Home Crete, Greece Rangeland fencing: experimental results and conclusions

Rangeland fencing: experimental results and conclusions Print

The eastern and central part of the Greek island Crete is suffering from land degradation problems, while the rest of the island is highly sensitive to desertification. Soil erosion due to surface runoff and tillage operations, collapse of terraces, overgrazing, salinization of lowlands, and overexploitation of ground water are the major processes of land degradation in the area. A lot of forested areas were converted into cultivated land In the last century. Overgrazing and fires further destroyed the natural vegetation cover and prevented its regeneration.

Overgrazing on the shallow stony soil decreases cover and destroys soil structure, and therefore promotes runoff and erosion. This further destroys what little soil there is left and jepordizes the entire ecosystem that depnds on it. Erosion is therefore see as the main problem and a driver behind evironmental degradation.


Experiment: rangeland fencing to reduce overgrazing effects

The experiment was carried out near Agia Barbara village on a steeply sloping overgrazed land (23% slope) with shallow soil (35-45 cm deep).  Four runoff plots of size 10 m² were established (two treatments with two replicas with (a) sustainable grazing (SG), and (b) overgrazing (NSG). At the bottom of each plot a drainage ditch and a tube connecting to a dipping bucket and a sediment trap are installed to collect surface runoff and suspended sediment from the corresponding LMPs with their replicates. Meteorological variables are measured at the same field using an automatic station (see photo below). The experimental station is remotely controlled from the laboratory of Soils in the Agricultural University of Athens.
Soil aggregate stability, particle size distribution, and soil organic matter content were measured twice during the execution of the experiment (12/11/2008, and 30/9/2010). Plant cover was recorded periodically throughout the period during which field observations were carried out.



In year 1 and 2 of the experiment annual rain was 520 mm and 625 mm respectively. During that period 10 big rainfall events occurred for which surface runoff volumes were measured. In the sustainable grazing plots the annual as well as the perennial vegetation and the plant residues covers about 85% of the soil surface, protecting the soil from splash detachment, formation of surface crusting, and minimizing surface runoff. The sustainable grazing management practice reduces surface runoff by more than half in both the study years. In year 1, surface runoff from overgrazed plot was 43.7 mm and that of sustainable plot was 28 mm. In year 2, the difference was even more (19 mm verses 7 mm).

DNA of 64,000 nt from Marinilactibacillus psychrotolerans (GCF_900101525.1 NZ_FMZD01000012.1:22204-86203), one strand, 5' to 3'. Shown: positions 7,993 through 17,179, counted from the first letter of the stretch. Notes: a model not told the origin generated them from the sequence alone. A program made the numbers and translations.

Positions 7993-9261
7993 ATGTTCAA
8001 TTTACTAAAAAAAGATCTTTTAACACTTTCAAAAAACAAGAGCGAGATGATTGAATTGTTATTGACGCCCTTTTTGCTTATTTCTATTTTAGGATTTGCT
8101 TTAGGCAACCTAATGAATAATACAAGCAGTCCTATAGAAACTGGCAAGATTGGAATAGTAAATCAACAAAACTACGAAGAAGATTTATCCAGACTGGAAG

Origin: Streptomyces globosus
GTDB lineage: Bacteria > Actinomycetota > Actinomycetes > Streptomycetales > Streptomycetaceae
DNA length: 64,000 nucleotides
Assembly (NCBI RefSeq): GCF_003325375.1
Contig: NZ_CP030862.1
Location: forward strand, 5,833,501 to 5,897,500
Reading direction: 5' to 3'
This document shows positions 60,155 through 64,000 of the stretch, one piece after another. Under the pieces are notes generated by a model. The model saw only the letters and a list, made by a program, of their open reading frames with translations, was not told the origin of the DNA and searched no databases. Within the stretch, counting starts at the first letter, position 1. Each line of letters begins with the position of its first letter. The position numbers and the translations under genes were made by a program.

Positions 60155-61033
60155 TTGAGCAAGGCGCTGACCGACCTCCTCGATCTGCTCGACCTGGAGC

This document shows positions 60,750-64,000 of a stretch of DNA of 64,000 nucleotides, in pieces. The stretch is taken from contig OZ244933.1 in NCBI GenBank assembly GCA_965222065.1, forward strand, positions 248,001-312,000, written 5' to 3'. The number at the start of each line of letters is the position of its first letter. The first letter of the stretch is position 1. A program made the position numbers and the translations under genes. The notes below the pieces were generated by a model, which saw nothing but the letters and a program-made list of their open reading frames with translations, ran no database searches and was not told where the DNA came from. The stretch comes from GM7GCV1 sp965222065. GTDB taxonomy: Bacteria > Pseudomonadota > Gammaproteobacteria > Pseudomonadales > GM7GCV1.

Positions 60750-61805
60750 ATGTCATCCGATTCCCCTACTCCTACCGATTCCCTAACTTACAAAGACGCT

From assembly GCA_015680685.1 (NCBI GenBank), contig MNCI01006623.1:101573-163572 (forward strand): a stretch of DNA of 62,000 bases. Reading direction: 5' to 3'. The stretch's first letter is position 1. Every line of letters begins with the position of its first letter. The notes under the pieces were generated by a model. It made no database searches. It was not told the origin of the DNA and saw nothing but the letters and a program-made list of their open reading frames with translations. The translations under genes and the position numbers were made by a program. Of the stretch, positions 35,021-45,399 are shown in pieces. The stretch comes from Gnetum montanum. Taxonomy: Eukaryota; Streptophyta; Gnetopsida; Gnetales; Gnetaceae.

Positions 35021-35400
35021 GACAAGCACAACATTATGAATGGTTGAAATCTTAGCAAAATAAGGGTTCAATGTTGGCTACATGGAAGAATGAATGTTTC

Sediment loss was similarly affected by grazing intensity. As shown by figure above sediment losses in the overgrazed plots in year 1 is 352 kg ha-¹ yr-¹ whereas it is 143 kg ha-¹ yr-¹ in the sustainable grazing plot. Similar result is shown in year 2. The result shows that soil losses can be minimized by about 2.5 times by employing sustainable grazing.

Overgrazed area (top); fenced area (bottom)

Effect of grazing management practices on soil losses


Soil moisture monitoring in the two plots. A slight increase in soil moisture is measured in the first year while in the second year the moisture contents are almost equal.


How well does it work?

The results are evaluated from a production, socio-cultural and economic point of view. The bars express the estimated or measured percentage of change with respect to the reference situation. This change can be positive (blue) or negative (red). Note that this evaluation is based on the experiments, on the long term experience of the coordinating team in this area and on consultations with the farmers.


Stakeholders' opinions

  1. While this is ecologically a good measure, fencing would be very costly for very little return for land owners. Rangeland resting where agreements are made to leave an area as set aside without fencing might be possible. However, the landowners receive EU subsidy based on the number of animals so this effectively negates any means to protect the fragile soil. Since fencing or set aside would mean a decrease in animal density, this is a further loss of income.



The experiment shows that the sustainable grazing results in minimizing surface runoff and sediment loss by more than half of that in the overgrazed areas. Sustainable grazing results in increasing plant cover and biodiversity, higher soil organic matter content and higher soil water storage. This shows that soil loss in this case is not only about sediment dynamics (the losses are actually small in absolute values), but these thin and fragile soils are an important part of natural ecosystem.
The main bottleneck is the reduction of farm income due to reduced number of grazing animals. Currently the farmers receive EU subsidy based on the number of animals they have. The policy of farm subsidy has to be changed if the SLM technology has to be successfully implemented. Also funds should be made available to compensate for the reduction of animals. In this case conservation would mean providing an alternative means of income or some form of compensation, i.e. changing the subsidy from heads of lifestock to nature conservation.


More details ...

Crete rangeland fencing summary [623 kB]

»Field experiment results and conclusions in all study sites





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